Aerial Event Photography

The high-flying world of sky-high memory makers.

Photo credit: John Murphy

Event photographers have long worked to capture the full experience of an event, whether it be a wedding photographer capturing the moment of matrimony, or a press photographer capturing a piece of history. But new technology is ushering in a new level of memory capturing: one that beats those experienced with your own eyes. How are they doing it? One word: drones. Aerial event photography has officially entered the mainstream. Here’s what you need to know.

The Aerial Advantage

One of the top benefits of aerial event photography is coverage. In a single snapshot, every single attendee can capture what would otherwise take a stack of snapshots to accomplish. Consider the debate that ensued when the New York Times tweeted side-by-side images of what they claimed were President Obama’s and President Trump’s respective inauguration crowds. No caption, no analysis. Just a photo. And yet, those aerial images incited a debate that 50% of the nation sees one way, and 50% of the nation sees the other. And yet they agreed on one thing: aerial photography is powerful. If an image tells a thousand words, a drone-captured image tells a million.

These images make excellent gifts, prompting searches akin to a real-life Whre’s Wealdo. And if you can afford the editing, create highlight reels with your aerial video footage, to be given to each attendee. The uses don’t end there. For recurring events, there’s no better view promo than a view from the top! Make a sizzle reel of your company picnic, then send it along with next year’s invitation.

Enlisting a Pro

First, an acknowledgement: yes, you can absolutely do this yourself. Drones are becoming more affordable by the month, with high quality drones currently retailing for around $1000. But there are a few factors to consider if you’re planning on taking the controls yourself.

  1. Attention. Capturing quality footage takes time. Getting one great shot can require dozens of average shots and lots of time. If you want to be present at your event in addition to merely attending, it may be best to delegate this task.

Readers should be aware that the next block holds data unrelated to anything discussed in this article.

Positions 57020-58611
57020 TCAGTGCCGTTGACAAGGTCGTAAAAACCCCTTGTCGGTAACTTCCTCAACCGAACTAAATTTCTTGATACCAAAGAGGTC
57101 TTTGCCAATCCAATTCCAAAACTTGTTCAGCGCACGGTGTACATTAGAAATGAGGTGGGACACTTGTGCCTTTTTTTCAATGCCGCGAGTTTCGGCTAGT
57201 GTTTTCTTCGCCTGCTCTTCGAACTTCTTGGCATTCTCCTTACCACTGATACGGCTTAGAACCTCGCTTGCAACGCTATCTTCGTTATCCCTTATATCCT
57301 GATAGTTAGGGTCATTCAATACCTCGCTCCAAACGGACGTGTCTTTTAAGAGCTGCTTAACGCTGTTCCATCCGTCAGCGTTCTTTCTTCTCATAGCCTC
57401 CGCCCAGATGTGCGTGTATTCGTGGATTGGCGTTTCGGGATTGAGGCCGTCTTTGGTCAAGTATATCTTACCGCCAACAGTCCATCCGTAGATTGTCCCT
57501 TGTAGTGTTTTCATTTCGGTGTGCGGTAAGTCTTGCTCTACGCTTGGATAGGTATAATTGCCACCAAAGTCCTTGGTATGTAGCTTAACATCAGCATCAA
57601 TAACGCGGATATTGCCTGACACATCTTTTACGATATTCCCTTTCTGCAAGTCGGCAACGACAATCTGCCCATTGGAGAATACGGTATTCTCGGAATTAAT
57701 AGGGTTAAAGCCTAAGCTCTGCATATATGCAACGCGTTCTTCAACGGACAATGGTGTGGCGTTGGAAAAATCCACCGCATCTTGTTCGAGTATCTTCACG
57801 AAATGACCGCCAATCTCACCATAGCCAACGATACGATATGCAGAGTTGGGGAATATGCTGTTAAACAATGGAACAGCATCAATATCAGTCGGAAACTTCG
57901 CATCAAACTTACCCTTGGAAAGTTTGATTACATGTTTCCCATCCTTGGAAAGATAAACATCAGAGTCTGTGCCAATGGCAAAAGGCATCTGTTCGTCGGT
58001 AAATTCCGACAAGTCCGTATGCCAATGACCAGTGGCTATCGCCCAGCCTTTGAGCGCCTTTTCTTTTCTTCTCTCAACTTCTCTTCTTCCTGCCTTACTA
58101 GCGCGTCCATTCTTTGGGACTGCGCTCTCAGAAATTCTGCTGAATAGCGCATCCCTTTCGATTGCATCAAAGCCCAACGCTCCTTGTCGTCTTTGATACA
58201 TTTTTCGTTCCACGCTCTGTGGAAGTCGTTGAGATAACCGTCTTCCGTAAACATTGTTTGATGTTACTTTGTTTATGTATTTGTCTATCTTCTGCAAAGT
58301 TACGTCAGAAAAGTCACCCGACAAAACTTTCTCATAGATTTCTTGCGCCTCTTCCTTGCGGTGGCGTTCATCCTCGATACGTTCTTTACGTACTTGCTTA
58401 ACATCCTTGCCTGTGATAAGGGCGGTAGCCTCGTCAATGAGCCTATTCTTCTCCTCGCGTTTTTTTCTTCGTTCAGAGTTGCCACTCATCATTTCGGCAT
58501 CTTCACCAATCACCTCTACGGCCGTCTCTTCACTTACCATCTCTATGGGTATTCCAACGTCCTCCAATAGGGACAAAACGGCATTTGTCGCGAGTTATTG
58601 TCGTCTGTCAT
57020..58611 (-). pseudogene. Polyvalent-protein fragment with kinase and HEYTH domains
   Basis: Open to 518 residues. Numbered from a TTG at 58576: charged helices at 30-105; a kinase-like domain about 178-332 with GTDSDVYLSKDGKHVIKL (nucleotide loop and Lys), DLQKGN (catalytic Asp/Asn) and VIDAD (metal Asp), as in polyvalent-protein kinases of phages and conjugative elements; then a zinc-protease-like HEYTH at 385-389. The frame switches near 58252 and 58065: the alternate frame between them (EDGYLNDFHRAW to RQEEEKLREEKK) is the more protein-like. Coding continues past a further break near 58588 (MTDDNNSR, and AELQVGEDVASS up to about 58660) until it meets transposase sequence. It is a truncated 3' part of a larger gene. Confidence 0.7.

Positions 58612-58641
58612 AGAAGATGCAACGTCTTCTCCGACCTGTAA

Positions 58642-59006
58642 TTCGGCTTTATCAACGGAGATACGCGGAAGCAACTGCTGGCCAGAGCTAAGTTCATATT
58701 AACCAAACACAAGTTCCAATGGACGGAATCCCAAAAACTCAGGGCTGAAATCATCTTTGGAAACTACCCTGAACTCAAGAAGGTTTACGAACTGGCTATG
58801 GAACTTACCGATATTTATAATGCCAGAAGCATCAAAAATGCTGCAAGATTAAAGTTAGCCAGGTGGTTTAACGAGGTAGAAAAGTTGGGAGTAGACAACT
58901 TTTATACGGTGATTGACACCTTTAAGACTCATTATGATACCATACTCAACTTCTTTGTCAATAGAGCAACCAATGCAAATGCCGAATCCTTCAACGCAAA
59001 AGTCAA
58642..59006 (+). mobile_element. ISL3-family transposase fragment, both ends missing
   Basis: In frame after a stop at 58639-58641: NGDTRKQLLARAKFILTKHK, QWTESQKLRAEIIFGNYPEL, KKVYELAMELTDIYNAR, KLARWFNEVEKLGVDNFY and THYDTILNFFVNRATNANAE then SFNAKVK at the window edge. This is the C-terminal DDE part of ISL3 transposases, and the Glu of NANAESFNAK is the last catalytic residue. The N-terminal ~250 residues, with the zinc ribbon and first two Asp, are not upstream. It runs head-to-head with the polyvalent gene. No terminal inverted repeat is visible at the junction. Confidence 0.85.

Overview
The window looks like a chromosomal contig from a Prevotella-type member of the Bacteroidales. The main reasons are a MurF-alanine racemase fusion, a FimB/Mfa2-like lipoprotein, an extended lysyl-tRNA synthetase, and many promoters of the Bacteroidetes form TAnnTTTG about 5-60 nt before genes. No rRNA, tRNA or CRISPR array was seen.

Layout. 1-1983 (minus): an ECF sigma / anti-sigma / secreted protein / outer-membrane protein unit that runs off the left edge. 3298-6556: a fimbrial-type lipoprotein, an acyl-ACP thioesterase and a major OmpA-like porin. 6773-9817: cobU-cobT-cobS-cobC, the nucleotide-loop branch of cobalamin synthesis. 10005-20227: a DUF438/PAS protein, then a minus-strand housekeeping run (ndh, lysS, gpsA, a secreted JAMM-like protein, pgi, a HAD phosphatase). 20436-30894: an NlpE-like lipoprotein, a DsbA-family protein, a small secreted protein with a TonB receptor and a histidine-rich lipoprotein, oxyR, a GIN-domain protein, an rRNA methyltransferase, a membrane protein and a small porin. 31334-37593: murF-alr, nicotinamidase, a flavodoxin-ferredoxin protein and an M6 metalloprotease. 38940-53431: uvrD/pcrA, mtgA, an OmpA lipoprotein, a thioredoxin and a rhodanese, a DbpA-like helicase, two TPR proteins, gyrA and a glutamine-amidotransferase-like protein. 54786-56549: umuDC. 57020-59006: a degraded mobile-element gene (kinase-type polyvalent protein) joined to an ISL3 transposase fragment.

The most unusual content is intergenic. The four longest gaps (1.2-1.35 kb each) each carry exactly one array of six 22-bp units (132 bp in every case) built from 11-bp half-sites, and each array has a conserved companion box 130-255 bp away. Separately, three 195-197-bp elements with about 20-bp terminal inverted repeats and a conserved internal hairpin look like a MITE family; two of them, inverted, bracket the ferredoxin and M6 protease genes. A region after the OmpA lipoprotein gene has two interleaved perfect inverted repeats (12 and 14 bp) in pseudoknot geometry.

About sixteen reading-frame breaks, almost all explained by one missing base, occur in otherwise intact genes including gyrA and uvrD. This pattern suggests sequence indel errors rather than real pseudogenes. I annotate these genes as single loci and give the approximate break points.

2. Risks. If you’ve never operated a remote controlled aircraft before, practicing around the heads of your teammates is dangerous. Professionals should carry their own insurance and licensing.
  3. Quality! In the same way that anyone can snap an image with their phone, professional photographers still deliver results that no novice can capture. Aerial photographers know how to get the shots you want.

For help identifying a professional aerial photographer, consult an event planning firm. At National Event Pros, we’ve worked with dozens of talented pros, and can offer a name for most any need.

Cutting Through the Red Tape

The evolution of drone technology has been accompanied by a wave of new regulation. The surest way to cut through the tape is to hire a professional, ensuring they have the right license. Non-hobbyists must retain a Part 107 FAA license if they plan to use the drone for commercial purposes. And the maximum height drones can fly? 400 feet above ground level. If your event is within 400 feet of a structure, you may be able to fly higher. Air Traffic Control authorization is required if you’ll be flying within 5 miles of Class B, C, D, and E airspace. This does not apply to class G airspace.

Guidelines in a nutshell:

  • Non-hobbyist drone operators must have a Part 107 FAA license
  • Maximum flying height of 400 Feet ATG
  • ATC authorization required for flying within 5 miles of Class B, C, D, and E

More Uses of Aerial Photography

Real Estate Photography

Photo credit: Bill Wilson

Event Promotion

Image credit: Internet Association

Construction Zone Progress Videos

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